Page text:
GC manipulation - Xwindows

This is a discussion on GC manipulation - Xwindows ; Is is quicker for the program to create a new GC up front and keep it in waiting for the code to call upon it, than it is the call XChangeGC on demand?...

+ Reply to Thread
Results 1 to 4 of 4

Thread: GC manipulation

  1. GC manipulation

    Is is quicker for the program to create a new GC up front and keep it in
    waiting for the code to call upon it, than it is the call XChangeGC on
    demand?



  2. Re: GC manipulation

    Eigenvector wrote:
    > Is it quicker for the program to create a new GC up front and keep it in
    > waiting for the code to call upon it, than it is the call XChangeGC on
    > demand?


    If you have two GCs that you frequently swap between, then it would be
    faster to keep two separate GCs than to keep modifying one GC.

  3. Re: GC manipulation


    "Russell Shaw" wrote in message
    news:kl22s3-1e2.ln1@main.anatron.com.au...
    > Eigenvector wrote:
    >> Is it quicker for the program to create a new GC up front and keep it in
    >> waiting for the code to call upon it, than it is the call XChangeGC on
    >> demand?

    >
    > If you have two GCs that you frequently swap between, then it would be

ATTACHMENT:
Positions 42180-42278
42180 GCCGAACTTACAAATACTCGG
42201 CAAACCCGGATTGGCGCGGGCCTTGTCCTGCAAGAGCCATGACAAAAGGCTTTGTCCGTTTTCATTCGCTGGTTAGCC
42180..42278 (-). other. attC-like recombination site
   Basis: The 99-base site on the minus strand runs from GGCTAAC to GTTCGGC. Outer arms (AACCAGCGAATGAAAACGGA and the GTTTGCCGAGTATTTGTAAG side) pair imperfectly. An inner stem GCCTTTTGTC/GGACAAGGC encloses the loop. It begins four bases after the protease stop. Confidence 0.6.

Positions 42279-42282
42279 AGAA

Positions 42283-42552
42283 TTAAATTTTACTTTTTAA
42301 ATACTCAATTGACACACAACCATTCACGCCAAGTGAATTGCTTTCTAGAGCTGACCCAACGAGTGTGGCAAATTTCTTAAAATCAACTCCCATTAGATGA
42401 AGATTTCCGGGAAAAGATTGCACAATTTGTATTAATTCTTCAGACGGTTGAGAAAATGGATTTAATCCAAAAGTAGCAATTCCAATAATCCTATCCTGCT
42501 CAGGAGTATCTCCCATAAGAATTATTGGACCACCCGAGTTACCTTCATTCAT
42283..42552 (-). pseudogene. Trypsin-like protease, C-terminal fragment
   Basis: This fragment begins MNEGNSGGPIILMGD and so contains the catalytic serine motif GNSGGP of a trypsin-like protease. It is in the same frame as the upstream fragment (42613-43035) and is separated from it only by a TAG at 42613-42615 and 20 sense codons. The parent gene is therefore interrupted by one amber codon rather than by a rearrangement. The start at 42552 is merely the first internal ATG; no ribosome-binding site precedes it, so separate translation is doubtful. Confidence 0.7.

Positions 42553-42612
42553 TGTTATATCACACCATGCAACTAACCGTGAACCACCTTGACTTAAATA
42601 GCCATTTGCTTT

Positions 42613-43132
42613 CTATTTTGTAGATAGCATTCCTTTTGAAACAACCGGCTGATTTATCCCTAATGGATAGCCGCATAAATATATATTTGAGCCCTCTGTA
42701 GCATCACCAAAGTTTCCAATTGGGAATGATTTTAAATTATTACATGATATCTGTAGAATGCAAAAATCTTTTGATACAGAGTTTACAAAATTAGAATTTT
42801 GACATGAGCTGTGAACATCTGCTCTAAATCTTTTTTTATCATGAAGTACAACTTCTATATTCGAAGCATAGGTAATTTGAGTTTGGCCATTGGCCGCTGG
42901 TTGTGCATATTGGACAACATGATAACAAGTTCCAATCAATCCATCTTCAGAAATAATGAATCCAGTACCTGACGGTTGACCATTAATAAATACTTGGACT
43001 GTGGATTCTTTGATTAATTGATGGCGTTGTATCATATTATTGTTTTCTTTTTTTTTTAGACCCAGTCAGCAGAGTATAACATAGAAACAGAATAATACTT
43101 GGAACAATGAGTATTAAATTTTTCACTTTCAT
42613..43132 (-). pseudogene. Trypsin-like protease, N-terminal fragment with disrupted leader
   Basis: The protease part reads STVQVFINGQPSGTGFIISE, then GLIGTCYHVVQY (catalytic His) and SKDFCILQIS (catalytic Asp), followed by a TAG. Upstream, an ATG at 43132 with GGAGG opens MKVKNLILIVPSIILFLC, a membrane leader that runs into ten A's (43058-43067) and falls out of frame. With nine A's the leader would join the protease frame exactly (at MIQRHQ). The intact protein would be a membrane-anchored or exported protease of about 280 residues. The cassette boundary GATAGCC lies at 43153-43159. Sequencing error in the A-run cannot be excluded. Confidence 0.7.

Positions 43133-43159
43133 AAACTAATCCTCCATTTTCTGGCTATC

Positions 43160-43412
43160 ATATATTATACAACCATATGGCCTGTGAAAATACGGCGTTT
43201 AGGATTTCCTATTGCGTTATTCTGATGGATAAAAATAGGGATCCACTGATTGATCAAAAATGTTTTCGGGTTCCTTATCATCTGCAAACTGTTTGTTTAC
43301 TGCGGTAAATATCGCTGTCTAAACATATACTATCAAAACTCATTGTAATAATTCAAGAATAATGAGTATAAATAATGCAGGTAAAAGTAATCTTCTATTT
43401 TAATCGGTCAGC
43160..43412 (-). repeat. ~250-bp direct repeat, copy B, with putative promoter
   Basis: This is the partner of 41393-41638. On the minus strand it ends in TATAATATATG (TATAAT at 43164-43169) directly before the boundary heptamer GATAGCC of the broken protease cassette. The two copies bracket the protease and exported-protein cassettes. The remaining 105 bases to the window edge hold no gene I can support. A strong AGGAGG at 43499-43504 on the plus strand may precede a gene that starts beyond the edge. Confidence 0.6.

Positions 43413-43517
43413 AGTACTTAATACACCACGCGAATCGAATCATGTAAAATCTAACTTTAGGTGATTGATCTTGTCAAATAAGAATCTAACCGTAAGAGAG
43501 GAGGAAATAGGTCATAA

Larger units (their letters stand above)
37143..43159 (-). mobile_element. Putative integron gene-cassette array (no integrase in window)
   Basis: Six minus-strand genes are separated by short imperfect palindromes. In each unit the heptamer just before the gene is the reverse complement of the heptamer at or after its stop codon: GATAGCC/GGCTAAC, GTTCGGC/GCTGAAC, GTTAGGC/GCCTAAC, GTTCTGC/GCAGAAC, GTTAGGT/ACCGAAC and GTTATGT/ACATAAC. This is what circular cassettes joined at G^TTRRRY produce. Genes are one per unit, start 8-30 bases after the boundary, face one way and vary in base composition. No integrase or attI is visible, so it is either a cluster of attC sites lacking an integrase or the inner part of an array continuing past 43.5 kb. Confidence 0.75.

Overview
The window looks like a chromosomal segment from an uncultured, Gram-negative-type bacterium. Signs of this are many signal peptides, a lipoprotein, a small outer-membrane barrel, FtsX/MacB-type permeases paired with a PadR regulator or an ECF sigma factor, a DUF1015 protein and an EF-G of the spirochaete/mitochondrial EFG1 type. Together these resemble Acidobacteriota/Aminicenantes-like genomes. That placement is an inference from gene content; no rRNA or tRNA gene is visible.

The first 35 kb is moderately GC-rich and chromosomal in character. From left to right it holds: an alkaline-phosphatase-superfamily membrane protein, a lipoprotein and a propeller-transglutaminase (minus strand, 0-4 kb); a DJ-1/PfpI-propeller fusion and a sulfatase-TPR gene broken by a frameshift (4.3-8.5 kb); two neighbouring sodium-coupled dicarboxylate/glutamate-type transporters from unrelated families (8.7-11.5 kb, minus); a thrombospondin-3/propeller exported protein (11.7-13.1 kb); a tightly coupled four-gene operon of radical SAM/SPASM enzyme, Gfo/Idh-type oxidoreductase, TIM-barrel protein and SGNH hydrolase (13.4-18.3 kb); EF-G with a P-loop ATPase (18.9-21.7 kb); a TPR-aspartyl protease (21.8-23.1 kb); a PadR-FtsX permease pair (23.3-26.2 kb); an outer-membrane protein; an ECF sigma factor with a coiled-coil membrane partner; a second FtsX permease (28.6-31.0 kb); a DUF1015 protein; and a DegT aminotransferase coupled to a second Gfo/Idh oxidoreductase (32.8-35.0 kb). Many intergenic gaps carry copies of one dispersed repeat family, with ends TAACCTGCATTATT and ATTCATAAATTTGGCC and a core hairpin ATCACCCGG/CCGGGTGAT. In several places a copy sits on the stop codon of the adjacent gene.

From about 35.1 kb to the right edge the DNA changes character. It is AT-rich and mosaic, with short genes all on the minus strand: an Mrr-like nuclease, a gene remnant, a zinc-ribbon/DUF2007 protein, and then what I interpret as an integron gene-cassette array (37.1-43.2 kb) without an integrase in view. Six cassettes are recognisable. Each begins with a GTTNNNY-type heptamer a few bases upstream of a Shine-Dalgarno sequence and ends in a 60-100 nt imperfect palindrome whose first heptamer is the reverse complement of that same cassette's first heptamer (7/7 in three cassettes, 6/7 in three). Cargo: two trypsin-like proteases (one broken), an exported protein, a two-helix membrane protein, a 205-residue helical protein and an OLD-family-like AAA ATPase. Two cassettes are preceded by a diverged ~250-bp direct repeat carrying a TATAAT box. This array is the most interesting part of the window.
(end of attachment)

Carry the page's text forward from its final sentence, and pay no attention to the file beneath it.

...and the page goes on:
> faster to keep two separate GCs than to keep modifying one GC.


    So then it more of a matter of resource management than anything.



  4. Re: GC manipulation

    Eigenvector wrote:
    > "Russell Shaw" wrote in message
    > news:kl22s3-1e2.ln1@main.anatron.com.au...
    >
    >>Eigenvector wrote:
    >>
    >>>Is it quicker for the program to create a new GC up front and keep it in
    >>>waiting for the code to call upon it, than it is the call XChangeGC on
    >>>demand?

    >>
    >>If you have two GCs that you frequently swap between, then it would be
    >>faster to keep two separate GCs than to keep modifying one GC.

    >
    > So then it more of a matter of resource management than anything.


    You can easily have hundreds of GCs ok. The main reason to do it is
    to minimize network traffic (which makes things faster) if you want to
    redraw a non-double-buffered picture that has thousands of different
    lines and colours.

+ Reply to Thread